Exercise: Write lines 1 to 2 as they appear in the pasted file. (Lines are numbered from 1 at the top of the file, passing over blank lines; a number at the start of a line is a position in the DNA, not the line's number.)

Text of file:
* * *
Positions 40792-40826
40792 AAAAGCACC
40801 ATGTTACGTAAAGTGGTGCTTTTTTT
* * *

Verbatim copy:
Positions 40792-40826
40792 AAAAGCACC